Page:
Description: A gold color metal and enamel device 1+316 inches (30 mm) in height overall consisting of a scarlet background with a trilobated cloud at the top bearing two black crossed cannons behind a white domed tower with black archway, (as depicted on the coat of arms of the city of Antwerp, Belgium) on a green base, surmounted overall by a vertical gold Pershing missile; all above a semi-circular gold scroll inscribed "Quick Reliable Accurate" in black letters.[32]

Symbolism: Scarlet and yellow (gold) are the colors used for Field Artillery. The trilobated cloud symbolizes the Headquarters and Headquarters Battery, 56th Field Artillery Brigade's Northern France, Central Europe and Rhineland Campaigns during World War II. The crossed cannons with the Antwerp Tower allude to the Headquarters Battery's two Belgian Army Order of the Day Citations, the Belgian Fourragere for action at Antwerp and the Defense of Antwerp Harbor. Red and green are the colors of the Belgian Fourragere. The Pershing missile alludes to the unique mission of the unit as a participant in the Army's first nuclear strike force with missiles on constant alert (QRA).[32]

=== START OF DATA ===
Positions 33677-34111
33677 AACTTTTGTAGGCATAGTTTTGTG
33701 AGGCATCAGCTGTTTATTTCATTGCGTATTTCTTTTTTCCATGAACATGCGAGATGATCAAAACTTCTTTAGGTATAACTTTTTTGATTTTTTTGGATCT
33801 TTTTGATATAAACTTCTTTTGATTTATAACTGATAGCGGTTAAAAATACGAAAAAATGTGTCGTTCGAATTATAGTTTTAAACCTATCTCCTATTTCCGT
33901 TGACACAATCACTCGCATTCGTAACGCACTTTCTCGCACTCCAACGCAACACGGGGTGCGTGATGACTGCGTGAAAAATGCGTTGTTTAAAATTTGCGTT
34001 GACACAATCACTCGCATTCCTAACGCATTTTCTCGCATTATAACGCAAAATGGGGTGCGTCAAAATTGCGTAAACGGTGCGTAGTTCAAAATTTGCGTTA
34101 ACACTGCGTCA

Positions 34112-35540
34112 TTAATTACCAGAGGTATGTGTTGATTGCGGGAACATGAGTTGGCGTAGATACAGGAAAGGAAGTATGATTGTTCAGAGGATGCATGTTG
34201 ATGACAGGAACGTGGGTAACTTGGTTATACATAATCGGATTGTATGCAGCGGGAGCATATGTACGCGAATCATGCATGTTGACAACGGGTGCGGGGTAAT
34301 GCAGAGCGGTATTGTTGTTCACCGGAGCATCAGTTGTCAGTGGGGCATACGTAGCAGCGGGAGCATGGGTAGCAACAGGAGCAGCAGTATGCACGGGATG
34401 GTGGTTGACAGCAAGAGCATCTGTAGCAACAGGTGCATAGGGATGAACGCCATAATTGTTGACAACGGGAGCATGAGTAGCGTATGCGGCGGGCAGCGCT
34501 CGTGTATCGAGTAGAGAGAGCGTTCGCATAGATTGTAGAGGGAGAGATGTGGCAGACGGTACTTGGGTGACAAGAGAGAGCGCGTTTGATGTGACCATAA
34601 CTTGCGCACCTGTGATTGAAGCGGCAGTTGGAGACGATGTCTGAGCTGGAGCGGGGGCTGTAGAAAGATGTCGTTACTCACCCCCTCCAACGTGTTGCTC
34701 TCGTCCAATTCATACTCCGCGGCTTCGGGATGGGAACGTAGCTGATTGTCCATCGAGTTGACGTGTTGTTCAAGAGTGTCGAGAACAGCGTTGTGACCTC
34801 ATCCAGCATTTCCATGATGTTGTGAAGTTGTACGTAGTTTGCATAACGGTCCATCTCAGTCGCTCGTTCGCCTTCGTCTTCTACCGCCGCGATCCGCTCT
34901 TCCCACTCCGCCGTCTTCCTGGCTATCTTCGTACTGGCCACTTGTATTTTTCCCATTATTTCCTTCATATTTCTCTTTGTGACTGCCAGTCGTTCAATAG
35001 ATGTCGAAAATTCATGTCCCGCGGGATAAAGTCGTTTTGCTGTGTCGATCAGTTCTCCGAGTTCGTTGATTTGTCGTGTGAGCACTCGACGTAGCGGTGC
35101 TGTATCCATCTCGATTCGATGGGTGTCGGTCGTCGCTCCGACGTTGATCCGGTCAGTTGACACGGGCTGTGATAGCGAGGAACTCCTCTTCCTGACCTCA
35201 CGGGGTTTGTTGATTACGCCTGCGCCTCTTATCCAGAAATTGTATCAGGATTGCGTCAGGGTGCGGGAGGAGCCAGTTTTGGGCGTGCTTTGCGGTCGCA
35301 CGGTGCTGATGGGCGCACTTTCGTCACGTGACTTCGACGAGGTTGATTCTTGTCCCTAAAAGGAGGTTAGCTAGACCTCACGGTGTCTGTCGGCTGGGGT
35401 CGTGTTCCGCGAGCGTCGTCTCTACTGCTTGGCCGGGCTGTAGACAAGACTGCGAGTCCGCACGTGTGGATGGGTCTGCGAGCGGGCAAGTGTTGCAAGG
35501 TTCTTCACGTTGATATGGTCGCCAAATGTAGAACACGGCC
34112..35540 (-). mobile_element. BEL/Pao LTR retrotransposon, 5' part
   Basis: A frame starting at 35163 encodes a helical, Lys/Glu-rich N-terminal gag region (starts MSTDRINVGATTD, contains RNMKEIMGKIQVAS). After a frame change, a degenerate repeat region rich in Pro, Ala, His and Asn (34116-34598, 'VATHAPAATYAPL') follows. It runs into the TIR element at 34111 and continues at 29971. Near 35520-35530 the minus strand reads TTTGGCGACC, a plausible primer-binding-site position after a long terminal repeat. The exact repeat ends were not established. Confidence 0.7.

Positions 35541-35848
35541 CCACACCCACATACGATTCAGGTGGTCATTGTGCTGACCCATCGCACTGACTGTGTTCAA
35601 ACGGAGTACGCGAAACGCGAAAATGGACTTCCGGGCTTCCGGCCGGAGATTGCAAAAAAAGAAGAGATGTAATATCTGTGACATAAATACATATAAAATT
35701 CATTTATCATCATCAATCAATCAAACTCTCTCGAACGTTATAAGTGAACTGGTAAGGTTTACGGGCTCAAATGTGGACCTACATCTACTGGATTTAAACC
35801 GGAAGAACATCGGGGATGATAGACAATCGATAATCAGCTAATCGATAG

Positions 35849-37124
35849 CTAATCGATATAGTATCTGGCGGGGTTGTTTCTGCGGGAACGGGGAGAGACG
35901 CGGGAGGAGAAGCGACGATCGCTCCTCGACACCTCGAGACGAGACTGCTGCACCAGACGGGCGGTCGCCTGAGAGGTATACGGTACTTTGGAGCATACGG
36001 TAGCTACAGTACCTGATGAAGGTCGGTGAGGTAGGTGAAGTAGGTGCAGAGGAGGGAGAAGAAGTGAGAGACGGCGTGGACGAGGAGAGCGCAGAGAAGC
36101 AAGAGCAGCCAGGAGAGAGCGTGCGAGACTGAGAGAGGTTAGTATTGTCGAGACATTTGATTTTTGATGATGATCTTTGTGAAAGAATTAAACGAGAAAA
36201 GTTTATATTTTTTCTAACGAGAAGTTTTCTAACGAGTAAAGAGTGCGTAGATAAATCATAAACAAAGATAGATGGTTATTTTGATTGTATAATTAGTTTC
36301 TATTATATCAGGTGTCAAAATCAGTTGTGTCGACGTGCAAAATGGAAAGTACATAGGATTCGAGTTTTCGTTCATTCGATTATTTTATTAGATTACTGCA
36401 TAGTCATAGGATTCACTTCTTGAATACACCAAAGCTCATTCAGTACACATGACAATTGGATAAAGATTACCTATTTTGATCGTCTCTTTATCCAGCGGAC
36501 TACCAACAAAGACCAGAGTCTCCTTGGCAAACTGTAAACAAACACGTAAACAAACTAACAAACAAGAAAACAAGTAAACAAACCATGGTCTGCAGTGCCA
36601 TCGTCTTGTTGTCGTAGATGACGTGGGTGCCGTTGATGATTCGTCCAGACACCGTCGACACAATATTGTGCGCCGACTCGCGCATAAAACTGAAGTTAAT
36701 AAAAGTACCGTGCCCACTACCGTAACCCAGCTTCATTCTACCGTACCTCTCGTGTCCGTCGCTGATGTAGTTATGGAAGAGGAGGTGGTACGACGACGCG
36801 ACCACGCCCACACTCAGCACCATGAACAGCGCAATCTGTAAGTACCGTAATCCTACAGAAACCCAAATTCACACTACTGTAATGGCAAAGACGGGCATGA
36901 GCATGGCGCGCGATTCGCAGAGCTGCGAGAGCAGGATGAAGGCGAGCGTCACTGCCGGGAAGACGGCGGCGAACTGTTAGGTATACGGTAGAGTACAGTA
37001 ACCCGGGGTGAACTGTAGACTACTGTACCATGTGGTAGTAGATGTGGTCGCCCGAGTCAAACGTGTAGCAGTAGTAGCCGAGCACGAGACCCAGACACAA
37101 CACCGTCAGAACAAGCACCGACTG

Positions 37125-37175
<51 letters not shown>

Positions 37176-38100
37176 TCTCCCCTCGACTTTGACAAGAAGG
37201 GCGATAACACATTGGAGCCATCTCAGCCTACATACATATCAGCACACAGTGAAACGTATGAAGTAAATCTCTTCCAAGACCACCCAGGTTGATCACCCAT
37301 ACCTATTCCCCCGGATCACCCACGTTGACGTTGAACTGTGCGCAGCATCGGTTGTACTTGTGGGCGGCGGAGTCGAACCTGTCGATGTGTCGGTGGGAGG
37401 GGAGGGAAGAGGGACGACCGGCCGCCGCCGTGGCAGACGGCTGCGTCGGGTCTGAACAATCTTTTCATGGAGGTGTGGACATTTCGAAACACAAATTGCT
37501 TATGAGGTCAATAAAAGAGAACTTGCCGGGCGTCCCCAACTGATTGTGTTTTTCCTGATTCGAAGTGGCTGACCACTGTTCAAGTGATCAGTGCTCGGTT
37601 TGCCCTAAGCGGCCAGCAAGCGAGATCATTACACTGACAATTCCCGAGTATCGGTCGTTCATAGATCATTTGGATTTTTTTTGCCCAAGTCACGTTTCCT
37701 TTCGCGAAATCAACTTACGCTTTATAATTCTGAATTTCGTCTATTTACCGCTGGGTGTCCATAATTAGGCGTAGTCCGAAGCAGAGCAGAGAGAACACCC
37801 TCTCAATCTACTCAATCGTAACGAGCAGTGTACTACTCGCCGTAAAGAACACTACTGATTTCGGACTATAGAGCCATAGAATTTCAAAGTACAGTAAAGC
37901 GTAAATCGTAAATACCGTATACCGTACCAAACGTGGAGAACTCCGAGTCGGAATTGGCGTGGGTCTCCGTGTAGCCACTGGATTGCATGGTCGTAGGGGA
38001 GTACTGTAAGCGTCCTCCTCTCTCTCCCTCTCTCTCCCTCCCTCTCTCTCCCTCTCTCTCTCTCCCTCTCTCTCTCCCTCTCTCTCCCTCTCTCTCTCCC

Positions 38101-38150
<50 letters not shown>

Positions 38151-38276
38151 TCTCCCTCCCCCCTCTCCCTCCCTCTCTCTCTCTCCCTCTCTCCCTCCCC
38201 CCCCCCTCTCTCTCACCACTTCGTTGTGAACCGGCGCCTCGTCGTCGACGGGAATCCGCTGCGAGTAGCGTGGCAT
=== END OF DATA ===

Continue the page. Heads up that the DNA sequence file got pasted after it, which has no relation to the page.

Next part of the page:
Background: The distinctive unit insignia was originally approved for the 56th Field Artillery Brigade on 11 April 1972. It was redesignated effective 17 January 1986 for the 56th Field Artillery Command.[33]

Note: The older DUI was worn from 1967 to 1972.

1968[edit]

Description: A gold colored metal and enamel device 1+316 inches (30 mm) in height overall, vesica on top and ovaloid in base consisting of a gold missile with billowing white exhaust behind and between two vertical gold cannon firing black bomb bursts on a red background. All arched by a gold nebuly and encircled in base by a gold scroll bearing the inscription "QUICK, RELIABLE, ACCURATE" in black letters.

Symbolism: Scarlet is the color used for Artillery. The cannon barrels symbolize the basic mission of the organization. The missile alludes to the "Pershing Missile" and to the unique mission of the unit as a participant in the Army's first Nuclear Strike Force with missiles on constant alert (QRA).